Published on Development Impact

Weekly links January 7: doing metaketas, Kenyan mobile loans, advice on applying for funding, continuous DiD, and more…

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·       I just started listening to the Scope Conditions podcast, which is a podcast featuring new research in comparative politics. They have a two-part interview with Tara Slough and Graeme Blair about the metaketa approach to doing coordinated experiments (metaketas) across a range of settings. Part 1 discusses the two sets of coordinated experiments – one on using community monitoring for governance of natural resources, and one on community policing. As well as discussing the specifics of these two studies, they talk about how the choice of research question was intertwined with the choice of sites/teams – since you need something that many people are interested in and can implement in different settings. They note one way to handle researcher incentives to be able to differentiate their work is for researchers to add a different second arm in each treatment, which can also help if the partner wants to do something different from the agreed common treatment.  Part 2 then takes a step back and discusses some of the common issues and big picture questions involved in doing metaketas. These include how to aggregate results, with one of the interesting points being that with n=6 or 7 studies, if results differ across sites it is really hard to be able to test why; issues that arise with trying to run coordinated experiments, including frequent turnover of government personnel and grant funding deadlines coming up against timing constraints that arise in different places; incentives for junior researchers to get involved in one of these studies; and ethics, with one interesting point being that the same intervention might be ethical in one location and not in another – e.g. in one place, the risk to participants of interacting with police or stopping overuse of common pool resources may be minimal, whereas in another context it may place their life in danger.

·       I also listened to an interesting episode of the podcast “Otherwise? The Kenyan Story” on mobile lending in Kenya, which has discussion on the vibrant and somewhat wild-westish nature of mobile lending. They talk about the proliferation of lending apps, their views of the use of alternative credit-scoring methods that use mobile phone data and social networks to decide on credit, and the dangers of under-educated consumers meeting under-regulated lenders. One example given is that the terms and conditions of one mobile lending product apparently give the lender the right to use all your phone contacts and message them if you do not repay your loan. (h/t Susanna Berkouwer who recommended the podcast as a way of introducing students to Kenyan topics).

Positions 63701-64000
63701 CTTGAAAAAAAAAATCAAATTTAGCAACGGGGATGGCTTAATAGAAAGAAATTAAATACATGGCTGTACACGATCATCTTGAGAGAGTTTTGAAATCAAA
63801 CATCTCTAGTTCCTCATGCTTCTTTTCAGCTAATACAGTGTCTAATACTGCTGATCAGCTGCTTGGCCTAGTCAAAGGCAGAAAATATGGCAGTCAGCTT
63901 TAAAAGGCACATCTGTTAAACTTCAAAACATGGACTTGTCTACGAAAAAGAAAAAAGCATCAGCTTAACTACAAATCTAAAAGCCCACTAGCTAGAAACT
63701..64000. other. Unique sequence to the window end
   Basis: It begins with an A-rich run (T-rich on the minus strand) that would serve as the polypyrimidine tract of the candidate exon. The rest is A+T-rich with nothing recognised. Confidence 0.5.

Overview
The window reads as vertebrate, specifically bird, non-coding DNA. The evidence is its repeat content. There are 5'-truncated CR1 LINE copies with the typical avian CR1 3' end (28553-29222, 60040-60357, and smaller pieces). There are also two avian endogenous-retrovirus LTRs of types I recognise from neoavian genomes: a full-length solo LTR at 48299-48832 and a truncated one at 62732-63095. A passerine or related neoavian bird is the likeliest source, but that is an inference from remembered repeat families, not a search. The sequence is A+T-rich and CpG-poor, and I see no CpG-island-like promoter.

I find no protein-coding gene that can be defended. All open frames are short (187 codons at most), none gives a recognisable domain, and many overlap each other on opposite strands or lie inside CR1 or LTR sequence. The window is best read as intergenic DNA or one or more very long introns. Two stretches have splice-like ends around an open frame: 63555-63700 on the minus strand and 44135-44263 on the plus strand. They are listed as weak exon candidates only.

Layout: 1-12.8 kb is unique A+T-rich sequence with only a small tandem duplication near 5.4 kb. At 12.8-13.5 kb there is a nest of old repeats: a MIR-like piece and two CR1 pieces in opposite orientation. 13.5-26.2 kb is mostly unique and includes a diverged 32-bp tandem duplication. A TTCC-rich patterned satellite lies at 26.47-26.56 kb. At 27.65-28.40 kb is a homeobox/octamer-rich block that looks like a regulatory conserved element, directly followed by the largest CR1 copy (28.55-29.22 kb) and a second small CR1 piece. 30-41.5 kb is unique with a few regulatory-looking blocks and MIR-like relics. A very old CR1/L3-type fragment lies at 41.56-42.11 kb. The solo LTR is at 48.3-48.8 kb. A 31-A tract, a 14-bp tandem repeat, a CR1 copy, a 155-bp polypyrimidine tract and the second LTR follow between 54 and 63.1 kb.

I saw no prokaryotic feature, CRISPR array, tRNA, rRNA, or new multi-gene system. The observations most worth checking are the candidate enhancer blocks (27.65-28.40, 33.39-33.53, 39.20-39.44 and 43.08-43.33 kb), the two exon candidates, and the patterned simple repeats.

·       The latest issue of the CSWEP newsletter offers advice on applying for research funding. The full set of interviews/advice from a variety of funders and scholars is found here. Includes answers to “What are the most common mistakes you see scholars making in their proposals?” that include insufficient attention to ethical issues, “The most common mistake at the LOI stage is dedicating too much space to motivating the research question and providing too few details about how the research will actually be conducted” and “The most frequent mistake I see scholars make is some version of “burying the lede” by either structuring the proposal like an academic paper or a general lack of clarity about why the research study matters.”; as well as advice on how to find out about organizations that might fund your research, that includes “: I looked at the CVs of scholars whose work I respected and who did work similar to mine.”

·       Asjad Naqvi offers a guide to Stata frames – a new feature in Stata 16 and up that allows you to have multiple datasets in memory at the same time

·       Scott Cunningham explains how the TWFE issues in DiD get even more complicated with continuous treatments.

·       On GiveDirectly’s blog – they gave disposable cameras to a person in each of 4 villages as cash transfers were going out, for them to document what people were doing with the money – an interesting way of putting real life examples to the statistics – lots of home improvements and livestock purchases going on.

·       Young Scholars matchmaking workshop: PEDL and DevLab at NYU-Abu Dhabi are organizing matchmaking and project development workshops for young scholars interested in working on private sector development questions. This workshop aims to bring together pre-dissertation PhD students (from year two onwards) from institutions in high-income countries with PhD students and young scholars from institutions in Sub-Saharan Africa and South Asia. Young scholars should be no more than three years out of their PhD. Deadline is Jan 31, 2022.


David McKenzie

Lead Economist, Development Research Group, World Bank

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